North Atlantic right whales are facing extinction largely because they get entangled in fishing gear, including lobster trap lines. These lines, which connect a buoy at the surface to traps hundreds of feet down on the seafloor, get tangled and dragged by whales as they swim by. The right whale population has only 500 members remaining worldwide , 4.3 of whom die annually on average , and an estimated 83% of whom have experienced entanglement . Entanglement not only kills whales, but also renders female survivors less likely to reproduce; calving rates have dropped by 40% since 2010, and there is concern the species may not recover . There is clear evidence that lobster traps have a significant impact on the right whale population: 80% of right whale entanglements over 30 years have been due to non-mobile pots and nets , and Maine is simultaneously one of the right whale’s primary habitats and a lobster fishing mecca. If right whales are to avoid extinction, Maine urgently needs a solution that lobstermen, regulators, and conservationists can agree on. More broadly, marine debris entanglements affect more than 200 species worldwide, with the majority of pinniped and cetacean entanglements resulting from encounters with actively fished gear, like lobster traps . A solution to the particular problem of right whale killings in Maine would inform scaled development of entanglement prevention worldwide. * References available upon request.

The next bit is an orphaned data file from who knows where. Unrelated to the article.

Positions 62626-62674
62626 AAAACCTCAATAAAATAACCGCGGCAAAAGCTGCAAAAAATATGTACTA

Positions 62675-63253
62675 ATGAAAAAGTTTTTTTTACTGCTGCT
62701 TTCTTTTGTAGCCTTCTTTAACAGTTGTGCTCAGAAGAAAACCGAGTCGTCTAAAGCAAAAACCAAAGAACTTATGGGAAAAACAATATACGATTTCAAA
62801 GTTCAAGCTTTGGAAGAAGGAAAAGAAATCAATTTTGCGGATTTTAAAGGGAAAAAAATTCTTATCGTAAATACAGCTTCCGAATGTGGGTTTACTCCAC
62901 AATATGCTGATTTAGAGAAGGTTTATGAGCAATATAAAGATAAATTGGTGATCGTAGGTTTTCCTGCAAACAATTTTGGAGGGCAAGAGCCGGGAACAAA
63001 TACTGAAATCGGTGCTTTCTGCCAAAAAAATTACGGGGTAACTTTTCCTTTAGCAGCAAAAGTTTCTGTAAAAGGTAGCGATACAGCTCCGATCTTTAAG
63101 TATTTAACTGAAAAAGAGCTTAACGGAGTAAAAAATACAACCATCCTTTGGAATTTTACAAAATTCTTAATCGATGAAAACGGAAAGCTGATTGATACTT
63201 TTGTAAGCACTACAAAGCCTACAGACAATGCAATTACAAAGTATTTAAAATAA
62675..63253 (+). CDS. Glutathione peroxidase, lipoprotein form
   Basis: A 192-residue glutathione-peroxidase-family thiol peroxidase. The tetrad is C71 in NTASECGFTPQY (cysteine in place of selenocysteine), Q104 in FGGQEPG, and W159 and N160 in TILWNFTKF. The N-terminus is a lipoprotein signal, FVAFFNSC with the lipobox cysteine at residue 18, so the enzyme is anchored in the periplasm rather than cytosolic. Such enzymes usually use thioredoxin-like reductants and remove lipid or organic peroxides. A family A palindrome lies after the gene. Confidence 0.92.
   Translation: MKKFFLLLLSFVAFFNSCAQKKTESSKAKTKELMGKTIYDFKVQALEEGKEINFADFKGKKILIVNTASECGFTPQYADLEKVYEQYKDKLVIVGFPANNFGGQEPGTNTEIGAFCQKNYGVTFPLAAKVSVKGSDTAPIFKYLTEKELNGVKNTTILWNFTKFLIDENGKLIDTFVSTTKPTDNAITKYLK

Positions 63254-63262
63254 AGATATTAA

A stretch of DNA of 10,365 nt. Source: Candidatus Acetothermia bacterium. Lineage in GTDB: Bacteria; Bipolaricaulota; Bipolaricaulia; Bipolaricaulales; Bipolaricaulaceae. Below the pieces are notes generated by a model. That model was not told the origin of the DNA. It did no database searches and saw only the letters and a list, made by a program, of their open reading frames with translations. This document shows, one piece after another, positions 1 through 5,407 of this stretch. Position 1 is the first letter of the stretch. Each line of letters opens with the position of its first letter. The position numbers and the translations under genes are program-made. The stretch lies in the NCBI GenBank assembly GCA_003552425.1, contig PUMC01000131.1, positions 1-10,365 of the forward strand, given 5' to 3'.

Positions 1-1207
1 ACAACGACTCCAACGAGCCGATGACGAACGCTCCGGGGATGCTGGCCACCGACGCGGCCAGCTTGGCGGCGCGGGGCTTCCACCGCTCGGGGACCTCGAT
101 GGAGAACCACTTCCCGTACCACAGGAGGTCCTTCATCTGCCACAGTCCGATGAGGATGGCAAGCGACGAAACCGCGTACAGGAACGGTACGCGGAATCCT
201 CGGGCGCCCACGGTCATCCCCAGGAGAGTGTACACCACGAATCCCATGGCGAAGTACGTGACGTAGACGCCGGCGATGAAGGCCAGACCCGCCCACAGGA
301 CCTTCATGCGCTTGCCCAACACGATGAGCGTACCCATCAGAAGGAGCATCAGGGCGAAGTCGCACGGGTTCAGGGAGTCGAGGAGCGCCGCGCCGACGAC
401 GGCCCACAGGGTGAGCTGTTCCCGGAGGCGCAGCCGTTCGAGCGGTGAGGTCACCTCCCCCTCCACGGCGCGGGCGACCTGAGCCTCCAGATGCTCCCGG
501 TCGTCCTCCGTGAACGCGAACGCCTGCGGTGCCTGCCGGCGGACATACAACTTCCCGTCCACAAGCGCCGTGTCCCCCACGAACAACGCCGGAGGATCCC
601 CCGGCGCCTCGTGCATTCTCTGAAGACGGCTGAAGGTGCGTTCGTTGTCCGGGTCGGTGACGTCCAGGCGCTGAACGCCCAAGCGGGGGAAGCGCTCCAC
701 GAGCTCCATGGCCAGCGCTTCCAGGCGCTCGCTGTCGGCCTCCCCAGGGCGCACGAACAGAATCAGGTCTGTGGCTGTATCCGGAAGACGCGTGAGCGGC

The LobsterLift is a lineless, self-surfacing, modular lobster trap retrieval system. Traps utilizing the LobsterLift sit entirely on the seafloor, never extend a line to the surface, and raise themselves only when needed. This eliminates the possibility of entanglement. In order to retrieve a trawl, a lobsterman sends an acoustic signal from a tracker on their boat to a module attached to their trawl. The module then releases air from a tank to inflate an attached balloon. The balloon increases in size until it can buoy the trawl to the surface, where it is retrieved per usual. Critically, our technology enables lobstermen to keep fishing the way they always have – important for encouraging adoption. The LobsterLift provides several benefits over existing techniques. Locations plotted on a mobile application allow lobstermen to recover their traps more easily than with line-based techniques. In addition, the LobsterLift can aid regulators in optimizing use of marine resources while preventing overfishing. Because the LobsterLift is location-aware, it can generate a map of all currently-placed trawls. This ensures that lobstermen can maintain their fishing territories without physical markers, which enables them to continue self-regulating and which can also be a monitoring tool for regulatory authorities.
We assume that the device can be engineered so that false positives for inflation triggers are near impossible. This amounts to rigorous testing and good software engineering.
We assume that docking the module will not be burdensome. This is reasonable because it only adds a few seconds to the fishing process.